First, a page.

Mystery game #60: Tempestuous Trompowsky's Tricky Transpositions Triumph!

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  • Mystery game #60: Tempestuous Trompowsky's Tricky Transpositions Triumph!

    Here is the text of an interesting game. You can discuss the game: player strengths, era, setting, time controls, etc. I will provide all data in a few days. Enjoy!!

    1.d4 Nf6 2.Bg5 Ne4 3.Bf4 c5 4.f3 Nf6 5.dxc5 Qa5+ 6.Nc3 Qxc5 7.e4 g6 8.Qd2 d6 9.Be3 Qa5 10.O-O-O Be6 11.Kb1 Nc6 12.Nge2 Ne5 13.Nd4 Nc4 14.Bxc4 Bxc4 15.Nb3 Qc7 16.h4 h5 17.Bd4 e5 18.Be3 d5 19.Nxd5 Nxd5 20.exd5 Bd6 21.f4, 1-0.

  • #2
    Brian Profit (2103) -- Graham Allen (2188), Kingston Open (4) 1997, played 1997-02-09, time controls 30/90', SD/60', TD/Organizer Larry Bevand, Assistant Frank Dixon, Trompowsky, A45.
    The Trompowsky (1.d4 Nf6 2.Bg5) is an opening which had remained obscure, after being introduced by the Brazilian Master Octavio Trompowsky earlier in the 20th century; it had been played sporadically before that. But its popularity rose significantly late in the 20th century, spurred by successful use from strong players such as English GM Julian Hodgson. It can head into a number of diverse transpositional paths to more familiar openings, as well as following its own quickly developing theory.
    Here, Black aims for something like a Dragon Sicilian formation, with an exchange of his c5 pawn for White's d4 pawn. White further obliges by setting up the familiar bishop-queen battery on the c1-h6 diagonal, and castling long (both of which are fixtures in the Dragon Variation, Yugoslav Attack). But Black remains down several tempi compared to that variation; his QN travels to c4 in three moves, and is there exchanged for the B/f1, but in the Sicilian, that bishop normally first goes to c4 and then to b3 before this exchange, so Black has lost two tempi in comparison. Black's queen also takes three moves to reach the familiar square c7, to command the half-open c-file, losing more time. White is developing very efficiently, with his King secure, and is developing threats. Black does not manage to castle, and he even brings his KB to d6, instead of following through on a planned fianchetto after ...g7-g6. A forthcoming opening of the centre places Black, down a pawn, in deep trouble, so he resigned after 21.f4!!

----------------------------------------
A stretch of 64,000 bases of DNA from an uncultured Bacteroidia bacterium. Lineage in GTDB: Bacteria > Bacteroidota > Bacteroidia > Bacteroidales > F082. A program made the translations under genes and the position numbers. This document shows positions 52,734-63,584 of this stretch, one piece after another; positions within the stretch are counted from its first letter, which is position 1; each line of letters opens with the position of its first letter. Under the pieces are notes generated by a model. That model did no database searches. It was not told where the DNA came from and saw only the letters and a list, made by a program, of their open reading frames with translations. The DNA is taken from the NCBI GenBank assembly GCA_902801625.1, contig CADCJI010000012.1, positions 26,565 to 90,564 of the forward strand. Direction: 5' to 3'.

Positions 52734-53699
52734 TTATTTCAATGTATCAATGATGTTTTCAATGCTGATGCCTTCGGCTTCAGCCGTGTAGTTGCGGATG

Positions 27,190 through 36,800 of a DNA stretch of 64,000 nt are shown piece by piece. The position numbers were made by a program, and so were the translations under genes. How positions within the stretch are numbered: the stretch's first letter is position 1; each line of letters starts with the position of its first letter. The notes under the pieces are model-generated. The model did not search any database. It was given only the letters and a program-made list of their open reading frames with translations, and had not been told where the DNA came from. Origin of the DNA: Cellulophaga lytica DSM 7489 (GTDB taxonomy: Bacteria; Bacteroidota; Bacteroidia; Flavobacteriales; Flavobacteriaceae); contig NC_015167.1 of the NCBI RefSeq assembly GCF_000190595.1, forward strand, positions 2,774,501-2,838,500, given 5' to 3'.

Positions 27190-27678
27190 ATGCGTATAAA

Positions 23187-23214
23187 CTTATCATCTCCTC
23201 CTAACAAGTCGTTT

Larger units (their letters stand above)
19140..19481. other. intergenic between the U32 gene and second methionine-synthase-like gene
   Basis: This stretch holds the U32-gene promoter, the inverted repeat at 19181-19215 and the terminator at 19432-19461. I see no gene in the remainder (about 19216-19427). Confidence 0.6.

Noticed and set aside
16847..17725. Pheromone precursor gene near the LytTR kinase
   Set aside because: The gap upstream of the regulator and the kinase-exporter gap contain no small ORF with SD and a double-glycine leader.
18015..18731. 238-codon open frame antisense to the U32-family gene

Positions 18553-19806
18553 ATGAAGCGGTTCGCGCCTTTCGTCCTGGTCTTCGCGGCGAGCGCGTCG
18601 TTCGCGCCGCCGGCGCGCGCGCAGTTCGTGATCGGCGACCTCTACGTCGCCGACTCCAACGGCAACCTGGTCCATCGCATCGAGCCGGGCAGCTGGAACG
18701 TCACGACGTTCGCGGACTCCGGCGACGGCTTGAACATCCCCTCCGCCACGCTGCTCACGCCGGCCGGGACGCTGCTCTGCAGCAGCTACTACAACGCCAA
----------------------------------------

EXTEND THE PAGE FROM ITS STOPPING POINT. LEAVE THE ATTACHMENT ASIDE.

Overall, a highly instructive game!


    • #3
      Thanks, Frank!


      • #4
        I have made an error with this game's details, which I will correct now.
        The scoresheet for this game wound up in the group of scoresheets from the 1997 Kingston Open. BUT: this game is actually from a different Kingston event, the Kingston Championship Candidates group!! White was still played by Brian Profit (2103), BUT Instead of Black being Graham Allen, it was instead Adam Runions, rated 2008, and the game was actually played 1997-02-17, at the Kingston Chess Club. Time controls: 30/90', SD/60', TD: Frank Dixon. Sorry about that!